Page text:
Opinion: Dr Shane Oliver, Head of Investment Strategy and Economics and Chief Economist, AMP Capital
There is a new Prime Minister in Australia, with Scott Morrison defeating Peter Dutton who had brought on a challenge to replace Malcolm Turnbull.
All of the last four elected PMs have now been deposed by their own party and this is the sixth PM this decade, so we have now caught up to Italy.
The turmoil is not great for Australia and has also seen investment markets start to get nervous about the coming Federal election. Of course, it’s dangerous to overstate the impact of the periodic bouts of leadership instability in Canberra seen this decade on the economy. It seems that as the “Lucky Country” the economy still manages to muddle along despite the mess in Canberra and I doubt that the latest leadership turmoil will change things that much.
However, Australia should be able to do much better and the lack of durable leadership along with the problems in the Senate are making it harder to undertake serious productivity-enhancing economic reforms and contributing to policy uncertainty, most notably around energy policy which has led to world-beating electricity prices.
More specifically, there are several implications from the latest change. First, Scott Morrison winning the vote is a reasonably good outcome from an economic and investment perspective. He did not bring on the challenge so can’t be blamed for the instability. More importantly he is seen as a reasonably sensible policy maker, is respected by investment markets in his role as Treasurer and is seen as a centrist giving the Liberals perhaps a better chance of victory in the coming Federal election. This probably explains why the share market and the Australian dollar had a bounce on the news that he will be the new PM.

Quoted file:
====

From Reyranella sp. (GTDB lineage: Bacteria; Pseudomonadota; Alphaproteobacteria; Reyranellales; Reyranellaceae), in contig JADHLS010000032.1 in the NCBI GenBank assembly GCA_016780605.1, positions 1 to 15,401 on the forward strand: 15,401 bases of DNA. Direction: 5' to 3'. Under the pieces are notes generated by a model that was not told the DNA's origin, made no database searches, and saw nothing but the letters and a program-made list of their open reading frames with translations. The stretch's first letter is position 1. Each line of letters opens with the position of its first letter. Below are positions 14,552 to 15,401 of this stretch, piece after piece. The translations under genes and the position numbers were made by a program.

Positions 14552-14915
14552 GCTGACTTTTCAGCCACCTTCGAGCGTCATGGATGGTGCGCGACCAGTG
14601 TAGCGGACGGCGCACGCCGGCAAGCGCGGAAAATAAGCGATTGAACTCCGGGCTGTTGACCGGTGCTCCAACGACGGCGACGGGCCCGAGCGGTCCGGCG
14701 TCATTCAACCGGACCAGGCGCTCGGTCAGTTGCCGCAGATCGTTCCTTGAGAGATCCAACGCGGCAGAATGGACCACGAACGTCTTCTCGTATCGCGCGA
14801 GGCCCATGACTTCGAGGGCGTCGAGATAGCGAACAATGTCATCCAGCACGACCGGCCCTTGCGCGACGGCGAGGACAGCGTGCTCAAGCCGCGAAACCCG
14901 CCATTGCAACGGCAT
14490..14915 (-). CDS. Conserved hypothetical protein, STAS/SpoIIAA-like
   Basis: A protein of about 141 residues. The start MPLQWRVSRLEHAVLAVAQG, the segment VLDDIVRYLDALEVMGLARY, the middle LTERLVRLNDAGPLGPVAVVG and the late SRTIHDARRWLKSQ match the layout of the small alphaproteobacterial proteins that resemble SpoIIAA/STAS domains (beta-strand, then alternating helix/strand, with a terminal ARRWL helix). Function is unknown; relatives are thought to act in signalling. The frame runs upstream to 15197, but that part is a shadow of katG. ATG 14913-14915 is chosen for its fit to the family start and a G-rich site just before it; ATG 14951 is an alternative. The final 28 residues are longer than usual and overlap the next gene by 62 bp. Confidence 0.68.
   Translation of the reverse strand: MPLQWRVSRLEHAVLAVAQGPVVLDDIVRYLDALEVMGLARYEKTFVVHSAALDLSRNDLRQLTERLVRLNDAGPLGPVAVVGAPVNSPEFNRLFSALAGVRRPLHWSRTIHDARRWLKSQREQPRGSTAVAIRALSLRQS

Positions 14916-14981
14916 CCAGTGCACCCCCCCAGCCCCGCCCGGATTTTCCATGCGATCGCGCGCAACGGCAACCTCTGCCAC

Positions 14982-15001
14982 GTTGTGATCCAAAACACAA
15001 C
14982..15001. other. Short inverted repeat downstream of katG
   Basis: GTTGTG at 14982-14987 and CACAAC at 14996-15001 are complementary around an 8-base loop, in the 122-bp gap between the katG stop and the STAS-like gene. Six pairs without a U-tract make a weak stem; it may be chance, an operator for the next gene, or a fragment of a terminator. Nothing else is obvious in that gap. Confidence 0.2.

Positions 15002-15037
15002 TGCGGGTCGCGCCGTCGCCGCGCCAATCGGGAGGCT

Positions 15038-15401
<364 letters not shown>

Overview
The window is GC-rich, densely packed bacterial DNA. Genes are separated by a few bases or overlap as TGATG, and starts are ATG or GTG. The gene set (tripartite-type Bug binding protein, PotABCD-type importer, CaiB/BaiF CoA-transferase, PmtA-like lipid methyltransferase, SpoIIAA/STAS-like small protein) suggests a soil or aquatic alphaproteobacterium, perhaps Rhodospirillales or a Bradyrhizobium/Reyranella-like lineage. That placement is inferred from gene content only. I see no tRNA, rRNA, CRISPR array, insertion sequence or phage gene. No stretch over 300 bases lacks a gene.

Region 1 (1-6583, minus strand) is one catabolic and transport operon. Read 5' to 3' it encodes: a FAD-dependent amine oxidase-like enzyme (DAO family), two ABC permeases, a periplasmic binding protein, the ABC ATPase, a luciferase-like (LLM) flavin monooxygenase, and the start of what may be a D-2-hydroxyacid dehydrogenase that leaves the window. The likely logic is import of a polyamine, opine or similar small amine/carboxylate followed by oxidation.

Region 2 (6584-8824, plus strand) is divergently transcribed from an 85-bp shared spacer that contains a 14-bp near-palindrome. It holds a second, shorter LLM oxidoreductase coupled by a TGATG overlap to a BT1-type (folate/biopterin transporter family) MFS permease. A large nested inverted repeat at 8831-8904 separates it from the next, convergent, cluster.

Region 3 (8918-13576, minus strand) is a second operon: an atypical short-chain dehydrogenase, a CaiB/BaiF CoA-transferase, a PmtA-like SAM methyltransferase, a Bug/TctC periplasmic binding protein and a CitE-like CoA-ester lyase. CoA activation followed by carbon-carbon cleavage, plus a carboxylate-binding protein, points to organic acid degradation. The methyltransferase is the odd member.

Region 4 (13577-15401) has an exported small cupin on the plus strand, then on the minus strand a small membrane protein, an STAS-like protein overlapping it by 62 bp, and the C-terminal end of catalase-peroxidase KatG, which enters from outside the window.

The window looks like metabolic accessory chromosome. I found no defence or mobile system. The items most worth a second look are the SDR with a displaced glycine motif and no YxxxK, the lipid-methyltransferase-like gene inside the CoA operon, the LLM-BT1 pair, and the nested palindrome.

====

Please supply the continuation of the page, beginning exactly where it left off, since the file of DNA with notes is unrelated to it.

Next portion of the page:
Second, while he will probably continue with the Government’s existing budgetary strategy the abandonment of the policy to cut the tax rate for large companies, along with the budget coming in better than expected, does provide scope for earlier and bigger tax cuts for low to middle income earners which could help economic growth.
Third, the latest leadership turmoil and Scott Morrison’s relatively low margin of victory (of 45 to 40) still poses the risk that there may still be more turmoil ahead, all of which could weigh on consumer and business confidence just as it did under the last Labor Government. The Liberals victory in September 2013 provided a confidence boost as Australians looked forward to relative stability after the leadership turmoil of the Rudd/Gillard/Rudd years, but with instability clearly continuing confidence risks being eroded again. Business confidence is most at risk given the abandonment of the policy to cut the large company tax rate.
Finally, the leadership turmoil and Labor’s lead in opinion polls has focussed attention on the next Federal election and the likelihood of a change in Government, and this has weighed on the share market and the Australian dollar over the last week.
To keep Senate and House of Representative elections in alignment the election needs to be no later than May but if the new PM sees a bounce in poll support it could come before the end of the year.
Labor’s main policies are increased public spending in areas Iike health and education, lower taxes for low to middle earners but higher taxes for high income earners, halving the capital gains tax discount and restricting negative gearing for residential property going forward to new properties, and it would possibly adopt a tougher regulatory stance in relation to the banks, energy supply and industrial relations.
The tax cuts would provide a boost to consumer spending, but the risk is that business confidence may dip which could hit business investment and the housing market could take a hit from the negative gearing and capital gains tax changes at a time when it is already down. The latter, particularly if combined with cuts to immigration, risks resulting in a sharper top to bottom fall in home prices than we are assuming (a 15% decline for Sydney and Melbourne and 5% nationwide) which would be negative for banks and consumer spending.
As evident over the last week, political instability and more specifically uncertainty around a change of government is likely to weigh on bank, consumer and energy shares and possibly also the Australian dollar as it risks adding to the forces already keeping interest rates down.
Source: AMP Capital